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PLUTUS by Aristophanes, Part 10

It's not my life that you describe,; you are attacking the
existence beggars lead.
Is Beggary not Poverty's sister?
Thrasybulus and Dionysius are one and the same according to you.
No, my life is not like that and never will be. The beggar, whom you
have depicted to us, never possesses anything. The poor man lives
thriftily and attentive to his work: he has not got too much, but he
does not lack what he really needs.
Oh! what a happy life, by Demeter! to live sparingly, to toil
incessantly and not to leave enough to pay for a tomb!
That's it! jest, jeer, and never talk seriously! But what you
don't know is this, that men with me are worth more, both in mind
and body, than with Plutus. With him they are gouty, big-bellied,
heavy of limb and scandalously stout; with me they are thin,
wasp-waisted, and terrible to the foe.
No doubt it's by starving them that you give them that waspish
As for behaviour, I will prove to you that modesty dwells with
me and insolence with Plutus.
Oh the sweet modesty of stealing and burglary.
Look at the orators in our republics; as long as they are poor,
both state and people can only praise their uprightness; but once they
are fattened on the public funds, they conceive a hatred for
justice, plan intrigues against the people and attack the democracy.
That is absolutely true, although your tongue is very vile. But it
matters not, so don't put on those triumphant airs; you shall not be
punished any the less for having tried to persuade me that poverty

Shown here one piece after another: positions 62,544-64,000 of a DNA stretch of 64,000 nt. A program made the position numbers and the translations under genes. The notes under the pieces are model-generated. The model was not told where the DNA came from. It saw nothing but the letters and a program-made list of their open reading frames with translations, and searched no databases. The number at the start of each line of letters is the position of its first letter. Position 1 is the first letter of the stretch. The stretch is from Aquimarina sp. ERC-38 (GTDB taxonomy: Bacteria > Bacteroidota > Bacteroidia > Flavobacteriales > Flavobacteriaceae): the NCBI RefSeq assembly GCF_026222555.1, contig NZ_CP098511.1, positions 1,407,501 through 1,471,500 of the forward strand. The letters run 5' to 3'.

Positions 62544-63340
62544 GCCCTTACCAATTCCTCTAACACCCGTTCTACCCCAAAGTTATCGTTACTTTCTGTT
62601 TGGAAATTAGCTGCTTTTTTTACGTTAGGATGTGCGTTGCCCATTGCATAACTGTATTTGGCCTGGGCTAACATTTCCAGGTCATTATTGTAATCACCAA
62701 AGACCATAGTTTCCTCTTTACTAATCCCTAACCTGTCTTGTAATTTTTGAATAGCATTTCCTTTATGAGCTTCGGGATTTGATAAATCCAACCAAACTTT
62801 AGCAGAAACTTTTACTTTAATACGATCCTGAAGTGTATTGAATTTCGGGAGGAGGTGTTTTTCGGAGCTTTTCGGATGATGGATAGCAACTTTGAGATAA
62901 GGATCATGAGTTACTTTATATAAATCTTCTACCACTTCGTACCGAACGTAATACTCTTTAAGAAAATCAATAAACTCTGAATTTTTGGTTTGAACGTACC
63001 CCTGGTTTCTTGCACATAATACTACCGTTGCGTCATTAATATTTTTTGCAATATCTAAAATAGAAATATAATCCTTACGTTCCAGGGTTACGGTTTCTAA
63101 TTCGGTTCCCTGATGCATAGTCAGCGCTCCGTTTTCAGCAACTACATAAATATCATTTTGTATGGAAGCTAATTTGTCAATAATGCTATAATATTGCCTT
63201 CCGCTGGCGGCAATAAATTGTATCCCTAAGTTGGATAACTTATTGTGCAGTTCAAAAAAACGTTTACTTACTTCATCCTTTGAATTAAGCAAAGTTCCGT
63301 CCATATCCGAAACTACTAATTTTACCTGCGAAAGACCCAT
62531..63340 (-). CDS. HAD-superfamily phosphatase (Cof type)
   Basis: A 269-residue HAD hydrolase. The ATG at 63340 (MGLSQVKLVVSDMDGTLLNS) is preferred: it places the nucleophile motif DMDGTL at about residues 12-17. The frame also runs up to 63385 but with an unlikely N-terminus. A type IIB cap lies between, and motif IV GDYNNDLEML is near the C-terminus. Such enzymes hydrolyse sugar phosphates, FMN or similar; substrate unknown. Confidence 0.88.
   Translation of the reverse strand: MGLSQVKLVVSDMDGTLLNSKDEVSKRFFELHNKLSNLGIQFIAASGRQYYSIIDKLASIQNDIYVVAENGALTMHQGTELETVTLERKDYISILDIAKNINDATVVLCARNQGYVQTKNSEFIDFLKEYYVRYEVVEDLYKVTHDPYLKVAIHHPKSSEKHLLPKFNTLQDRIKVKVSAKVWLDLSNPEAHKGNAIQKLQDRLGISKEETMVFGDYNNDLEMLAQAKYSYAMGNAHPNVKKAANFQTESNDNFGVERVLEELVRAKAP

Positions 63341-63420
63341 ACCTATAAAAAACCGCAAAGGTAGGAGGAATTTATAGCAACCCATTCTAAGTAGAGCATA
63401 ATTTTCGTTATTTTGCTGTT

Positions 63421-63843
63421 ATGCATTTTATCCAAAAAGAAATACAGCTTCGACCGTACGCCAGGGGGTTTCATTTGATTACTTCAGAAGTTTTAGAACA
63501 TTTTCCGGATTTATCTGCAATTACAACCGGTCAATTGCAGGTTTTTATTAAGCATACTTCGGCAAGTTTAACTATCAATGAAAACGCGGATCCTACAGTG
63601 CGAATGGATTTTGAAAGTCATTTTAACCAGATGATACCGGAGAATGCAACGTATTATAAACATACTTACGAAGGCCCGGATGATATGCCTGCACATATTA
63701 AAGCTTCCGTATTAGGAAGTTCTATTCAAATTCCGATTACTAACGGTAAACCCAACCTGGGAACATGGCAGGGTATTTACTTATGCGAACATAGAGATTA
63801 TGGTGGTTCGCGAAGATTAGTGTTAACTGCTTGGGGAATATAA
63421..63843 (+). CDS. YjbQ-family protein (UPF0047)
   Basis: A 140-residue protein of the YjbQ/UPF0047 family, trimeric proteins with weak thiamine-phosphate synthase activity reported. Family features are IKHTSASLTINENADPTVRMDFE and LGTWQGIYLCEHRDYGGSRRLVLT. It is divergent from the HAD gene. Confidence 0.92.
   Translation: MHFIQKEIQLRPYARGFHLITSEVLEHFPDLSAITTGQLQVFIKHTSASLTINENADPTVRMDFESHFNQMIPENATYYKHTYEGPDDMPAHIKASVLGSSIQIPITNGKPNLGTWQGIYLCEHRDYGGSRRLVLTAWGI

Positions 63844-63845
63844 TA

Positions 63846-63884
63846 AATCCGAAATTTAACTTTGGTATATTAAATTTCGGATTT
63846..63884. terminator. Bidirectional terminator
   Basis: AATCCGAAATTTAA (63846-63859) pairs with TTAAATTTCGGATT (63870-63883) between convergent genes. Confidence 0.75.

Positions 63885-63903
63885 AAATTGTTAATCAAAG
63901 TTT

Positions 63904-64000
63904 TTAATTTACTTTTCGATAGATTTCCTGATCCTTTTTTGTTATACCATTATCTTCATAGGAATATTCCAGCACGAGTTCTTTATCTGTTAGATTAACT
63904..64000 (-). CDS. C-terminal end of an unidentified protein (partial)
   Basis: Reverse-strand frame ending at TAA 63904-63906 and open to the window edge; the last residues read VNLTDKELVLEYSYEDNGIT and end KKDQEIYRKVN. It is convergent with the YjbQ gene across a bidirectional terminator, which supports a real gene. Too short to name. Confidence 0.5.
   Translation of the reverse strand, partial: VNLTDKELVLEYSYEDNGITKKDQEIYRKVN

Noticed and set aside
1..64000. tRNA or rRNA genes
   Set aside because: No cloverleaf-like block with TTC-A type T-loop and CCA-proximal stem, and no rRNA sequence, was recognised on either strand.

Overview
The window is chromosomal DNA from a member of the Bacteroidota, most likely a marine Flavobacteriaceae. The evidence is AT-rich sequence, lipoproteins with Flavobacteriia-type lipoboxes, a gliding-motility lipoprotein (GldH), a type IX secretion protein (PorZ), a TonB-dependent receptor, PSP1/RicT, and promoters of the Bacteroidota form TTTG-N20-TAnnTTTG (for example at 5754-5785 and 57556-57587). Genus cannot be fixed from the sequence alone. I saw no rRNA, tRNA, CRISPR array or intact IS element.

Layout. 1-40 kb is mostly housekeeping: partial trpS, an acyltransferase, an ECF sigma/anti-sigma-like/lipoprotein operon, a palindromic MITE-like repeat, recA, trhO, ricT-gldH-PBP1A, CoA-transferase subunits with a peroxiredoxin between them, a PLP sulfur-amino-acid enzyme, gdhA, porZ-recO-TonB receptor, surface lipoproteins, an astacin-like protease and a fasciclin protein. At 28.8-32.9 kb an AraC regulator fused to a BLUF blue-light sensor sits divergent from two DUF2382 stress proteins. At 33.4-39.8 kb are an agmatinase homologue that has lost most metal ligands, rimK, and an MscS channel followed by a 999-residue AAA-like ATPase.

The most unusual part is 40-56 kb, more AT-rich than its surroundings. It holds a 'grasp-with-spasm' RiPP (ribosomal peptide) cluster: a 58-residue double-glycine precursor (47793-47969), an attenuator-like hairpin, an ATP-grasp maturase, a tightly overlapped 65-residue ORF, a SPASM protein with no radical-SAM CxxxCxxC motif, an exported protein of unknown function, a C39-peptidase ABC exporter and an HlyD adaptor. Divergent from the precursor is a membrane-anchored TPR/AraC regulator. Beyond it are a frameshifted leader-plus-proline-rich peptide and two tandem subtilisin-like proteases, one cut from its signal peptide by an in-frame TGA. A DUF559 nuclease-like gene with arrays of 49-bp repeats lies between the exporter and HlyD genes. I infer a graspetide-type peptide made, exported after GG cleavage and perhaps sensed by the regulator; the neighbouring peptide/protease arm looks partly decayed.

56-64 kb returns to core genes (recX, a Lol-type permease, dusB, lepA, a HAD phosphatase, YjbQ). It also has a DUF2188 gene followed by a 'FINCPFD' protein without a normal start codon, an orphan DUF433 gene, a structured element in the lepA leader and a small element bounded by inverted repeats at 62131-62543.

is worth more than wealth.
Not being able to refute my arguments, you chatter at random and
exert yourself to no purpose.
Then tell me this, why does all mankind flee from you?
Because I make them better. Children do the very same; they flee
from the wise counsels of their fathers. So difficult is it to see
one's true interest.
Will you say that Zeus cannot discern what is best? Well, he takes
Plutus to himself...
...and banishes Poverty to the earth.
Ah me! how purblind you are, you old fellows of the days of
Cronus! Why, Zeus is poor, and I will clearly prove it to you. In
the Olympic games, which he founded, and to which he convokes the
whole of Greece every four years, why does he only crown the
victorious athletes with wild olive? If he were rich he would give
them gold.
That's the way he shows that he clings to his wealth; he is
sparing with it, won't part with any portion of it, only bestows
baubles on the victors and keeps his money for himself.
But wealth coupled to such sordid greed is yet more shameful
than poverty.
May Zeus destroy you, both you and your chaplet of wild olive!
Thus you dare to maintain that Poverty is not the fount of all
Ask Hecate whether it is better to be rich or starving; she will
tell you that the rich send her a meal every month and that the poor
make it disappear before it is even served. But go and hang yourself
and don't breathe another syllable. I will not be convinced against my
"Oh! citizens of Argos! do you hear what he says?"
Invoke Pauson, your boon companion, rather.
Alas! what is to become of me?
Get you gone, be off quick and a pleasant journey to you.
But where shall I go?
To gaol; but hurry up, let us put an end to this.
POVERTY (as she departs)
One day you will recall me.
Then you can return; but disappear for the present. I prefer to be
rich; you are free to knock your head against the walls in your rage.
And I too welcome wealth. I want, when I leave the bath all
perfumed with essences, to feast bravely with my wife and children and
to fart in the faces of toilers and Poverty.


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